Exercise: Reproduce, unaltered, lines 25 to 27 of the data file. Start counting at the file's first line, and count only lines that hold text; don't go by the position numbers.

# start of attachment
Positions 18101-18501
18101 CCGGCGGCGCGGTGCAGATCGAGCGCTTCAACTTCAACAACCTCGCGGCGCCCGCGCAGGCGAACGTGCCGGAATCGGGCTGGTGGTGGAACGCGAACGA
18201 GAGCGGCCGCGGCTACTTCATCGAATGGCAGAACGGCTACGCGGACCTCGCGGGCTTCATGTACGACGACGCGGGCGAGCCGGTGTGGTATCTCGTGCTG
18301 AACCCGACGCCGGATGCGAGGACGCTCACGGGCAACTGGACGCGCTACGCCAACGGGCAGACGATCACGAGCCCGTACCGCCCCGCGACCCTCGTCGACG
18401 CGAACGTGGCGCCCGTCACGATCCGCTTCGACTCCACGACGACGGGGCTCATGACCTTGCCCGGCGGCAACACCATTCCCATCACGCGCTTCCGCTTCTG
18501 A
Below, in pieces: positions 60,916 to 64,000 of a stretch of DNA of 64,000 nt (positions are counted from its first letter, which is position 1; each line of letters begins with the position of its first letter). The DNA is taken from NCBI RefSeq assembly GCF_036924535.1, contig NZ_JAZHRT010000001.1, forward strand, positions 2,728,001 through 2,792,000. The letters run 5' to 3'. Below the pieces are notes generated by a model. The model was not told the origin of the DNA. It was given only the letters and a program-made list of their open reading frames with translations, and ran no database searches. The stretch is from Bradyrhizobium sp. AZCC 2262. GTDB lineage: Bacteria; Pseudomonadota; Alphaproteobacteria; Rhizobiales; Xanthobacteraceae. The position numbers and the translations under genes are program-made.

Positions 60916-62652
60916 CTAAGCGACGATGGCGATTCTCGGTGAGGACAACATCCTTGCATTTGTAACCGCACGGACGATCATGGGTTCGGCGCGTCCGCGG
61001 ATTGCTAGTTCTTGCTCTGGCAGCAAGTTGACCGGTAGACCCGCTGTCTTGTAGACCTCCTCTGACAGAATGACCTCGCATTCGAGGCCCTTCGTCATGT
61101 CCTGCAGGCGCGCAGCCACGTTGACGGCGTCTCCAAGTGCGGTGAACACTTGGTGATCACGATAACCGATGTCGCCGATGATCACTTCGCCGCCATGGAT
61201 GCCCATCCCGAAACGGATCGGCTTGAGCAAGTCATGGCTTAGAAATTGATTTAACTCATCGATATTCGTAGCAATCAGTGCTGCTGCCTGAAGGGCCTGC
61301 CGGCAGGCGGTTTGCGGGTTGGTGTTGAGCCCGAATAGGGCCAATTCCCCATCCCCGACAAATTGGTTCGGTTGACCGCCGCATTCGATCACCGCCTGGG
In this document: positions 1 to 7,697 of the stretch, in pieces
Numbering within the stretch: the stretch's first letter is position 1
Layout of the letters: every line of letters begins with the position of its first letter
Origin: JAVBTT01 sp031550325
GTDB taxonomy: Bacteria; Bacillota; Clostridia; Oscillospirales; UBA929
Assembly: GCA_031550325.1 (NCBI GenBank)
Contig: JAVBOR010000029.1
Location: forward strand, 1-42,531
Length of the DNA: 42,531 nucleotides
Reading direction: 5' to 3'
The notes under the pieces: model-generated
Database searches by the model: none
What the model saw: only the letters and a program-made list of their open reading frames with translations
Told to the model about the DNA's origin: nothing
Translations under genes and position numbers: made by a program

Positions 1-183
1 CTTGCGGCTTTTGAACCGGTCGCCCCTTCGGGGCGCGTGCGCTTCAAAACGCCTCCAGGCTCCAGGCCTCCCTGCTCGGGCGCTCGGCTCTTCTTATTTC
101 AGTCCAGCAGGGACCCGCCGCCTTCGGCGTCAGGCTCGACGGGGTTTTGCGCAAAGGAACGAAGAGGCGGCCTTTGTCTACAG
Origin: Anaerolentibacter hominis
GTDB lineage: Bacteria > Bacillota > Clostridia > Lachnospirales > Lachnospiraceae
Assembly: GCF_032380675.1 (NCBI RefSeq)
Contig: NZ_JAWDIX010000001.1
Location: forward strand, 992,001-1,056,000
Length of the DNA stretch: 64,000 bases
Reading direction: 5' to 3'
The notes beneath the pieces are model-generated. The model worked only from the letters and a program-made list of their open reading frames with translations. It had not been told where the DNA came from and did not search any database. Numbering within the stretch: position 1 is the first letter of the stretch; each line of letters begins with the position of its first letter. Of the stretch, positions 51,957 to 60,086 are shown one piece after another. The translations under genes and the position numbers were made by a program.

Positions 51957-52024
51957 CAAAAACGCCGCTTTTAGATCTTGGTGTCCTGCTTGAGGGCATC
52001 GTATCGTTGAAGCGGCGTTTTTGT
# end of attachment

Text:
Database searches by the model: none
What the model saw: only the letters and a program-made list of their open reading frames with translations
Told to the model about the DNA's origin: nothing